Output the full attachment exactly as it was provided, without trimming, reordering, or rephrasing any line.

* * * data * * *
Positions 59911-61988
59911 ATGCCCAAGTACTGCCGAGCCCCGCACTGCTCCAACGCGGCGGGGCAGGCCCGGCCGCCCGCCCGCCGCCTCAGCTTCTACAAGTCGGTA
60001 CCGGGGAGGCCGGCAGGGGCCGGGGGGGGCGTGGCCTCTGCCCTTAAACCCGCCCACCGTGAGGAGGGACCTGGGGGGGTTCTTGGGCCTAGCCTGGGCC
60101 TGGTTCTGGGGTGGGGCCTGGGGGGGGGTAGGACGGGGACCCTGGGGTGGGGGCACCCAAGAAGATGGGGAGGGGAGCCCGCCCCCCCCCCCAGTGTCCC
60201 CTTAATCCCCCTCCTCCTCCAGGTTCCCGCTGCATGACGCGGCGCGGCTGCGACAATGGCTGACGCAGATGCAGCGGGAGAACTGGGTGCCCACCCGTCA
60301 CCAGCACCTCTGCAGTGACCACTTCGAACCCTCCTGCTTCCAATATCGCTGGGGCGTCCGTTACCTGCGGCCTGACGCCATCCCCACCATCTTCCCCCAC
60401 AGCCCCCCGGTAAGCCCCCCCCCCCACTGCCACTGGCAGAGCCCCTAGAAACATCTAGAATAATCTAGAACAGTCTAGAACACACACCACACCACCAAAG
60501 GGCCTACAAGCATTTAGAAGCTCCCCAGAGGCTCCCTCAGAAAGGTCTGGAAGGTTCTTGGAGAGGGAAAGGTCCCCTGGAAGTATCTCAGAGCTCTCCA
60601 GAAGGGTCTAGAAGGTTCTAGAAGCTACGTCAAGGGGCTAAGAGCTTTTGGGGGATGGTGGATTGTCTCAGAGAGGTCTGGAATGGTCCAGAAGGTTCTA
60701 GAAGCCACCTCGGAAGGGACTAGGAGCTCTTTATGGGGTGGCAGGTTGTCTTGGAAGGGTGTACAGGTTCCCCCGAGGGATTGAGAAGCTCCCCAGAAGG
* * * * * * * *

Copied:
Positions 59911-61988
59911 ATGCCCAAGTACTGCCGAGCCCCGCACTGCTCCAACGCGGCGGGGCAGGCCCGGCCGCCCGCCCGCCGCCTCAGCTTCTACAAGTCGGTA
60001 CCGGGGAGGCCGGCAGGGGCCGGGGGGGGCGTGGCCTCTGCCCTTAAACCCGCCCACCGTGAGGAGGGACCTGGGGGGGTTCTTGGGCCTAGCCTGGGCC
60101 TGGTTCTGGGGTGGGGCCTGGGGGGGGGTAGGACGGGGACCCTGGGGTGGGGGCACCCAAGAAGATGGGGAGGGGAGCCCGCCCCCCCCCCCAGTGTCCC
60201 CTTAATCCCCCTCCTCCTCCAGGTTCCCGCTGCATGACGCGGCGCGGCTGCGACAATGGCTGACGCAGATGCAGCGGGAGAACTGGGTGCCCACCCGTCA
60301 CCAGCACCTCTGCAGTGACCACTTCGAACCCTCCTGCTTCCAATATCGCTGGGGCGTCCGTTACCTGCGGCCTGACGCCATCCCCACCATCTTCCCCCAC
60401 AGCCCCCCGGTAAGCCCCCCCCCCCACTGCCACTGGCAGAGCCCCTAGAAACATCTAGAATAATCTAGAACAGTCTAGAACACACACCACACCACCAAAG
60501 GGCCTACAAGCATTTAGAAGCTCCCCAGAGGCTCCCTCAGAAAGGTCTGGAAGGTTCTTGGAGAGGGAAAGGTCCCCTGGAAGTATCTCAGAGCTCTCCA
60601 GAAGGGTCTAGAAGGTTCTAGAAGCTACGTCAAGGGGCTAAGAGCTTTTGGGGGATGGTGGATTGTCTCAGAGAGGTCTGGAATGGTCCAGAAGGTTCTA
60701 GAAGCCACCTCGGAAGGGACTAGGAGCTCTTTATGGGGTGGCAGGTTGTCTTGGAAGGGTGTACAGGTTCCCCCGAGGGATTGAGAAGCTCCCCAGAAGG